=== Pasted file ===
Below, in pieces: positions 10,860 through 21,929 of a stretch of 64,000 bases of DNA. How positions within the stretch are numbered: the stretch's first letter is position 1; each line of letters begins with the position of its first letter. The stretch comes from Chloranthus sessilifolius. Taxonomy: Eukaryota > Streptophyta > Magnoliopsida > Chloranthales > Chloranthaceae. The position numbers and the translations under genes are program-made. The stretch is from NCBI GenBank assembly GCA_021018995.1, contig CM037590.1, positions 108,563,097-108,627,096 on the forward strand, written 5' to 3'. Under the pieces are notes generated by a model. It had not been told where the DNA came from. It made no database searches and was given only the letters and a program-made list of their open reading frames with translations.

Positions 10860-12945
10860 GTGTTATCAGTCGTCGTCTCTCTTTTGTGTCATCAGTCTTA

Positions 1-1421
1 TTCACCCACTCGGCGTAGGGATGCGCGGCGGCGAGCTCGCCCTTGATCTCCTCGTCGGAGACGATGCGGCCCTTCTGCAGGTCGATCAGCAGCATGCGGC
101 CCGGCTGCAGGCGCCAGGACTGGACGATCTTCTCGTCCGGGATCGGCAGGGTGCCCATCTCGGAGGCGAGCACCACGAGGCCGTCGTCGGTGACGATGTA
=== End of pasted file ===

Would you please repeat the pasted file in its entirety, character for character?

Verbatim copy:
Below, in pieces: positions 10,860 through 21,929 of a stretch of 64,000 bases of DNA. How positions within the stretch are numbered: the stretch's first letter is position 1; each line of letters begins with the position of its first letter. The stretch comes from Chloranthus sessilifolius. Taxonomy: Eukaryota > Streptophyta > Magnoliopsida > Chloranthales > Chloranthaceae. The position numbers and the translations under genes are program-made. The stretch is from NCBI GenBank assembly GCA_021018995.1, contig CM037590.1, positions 108,563,097-108,627,096 on the forward strand, written 5' to 3'. Under the pieces are notes generated by a model. It had not been told where the DNA came from. It made no database searches and was given only the letters and a program-made list of their open reading frames with translations.

Positions 10860-12945
10860 GTGTTATCAGTCGTCGTCTCTCTTTTGTGTCATCAGTCTTA

Positions 1-1421
1 TTCACCCACTCGGCGTAGGGATGCGCGGCGGCGAGCTCGCCCTTGATCTCCTCGTCGGAGACGATGCGGCCCTTCTGCAGGTCGATCAGCAGCATGCGGC
101 CCGGCTGCAGGCGCCAGGACTGGACGATCTTCTCGTCCGGGATCGGCAGGGTGCCCATCTCGGAGGCGAGCACCACGAGGCCGTCGTCGGTGACGATGTA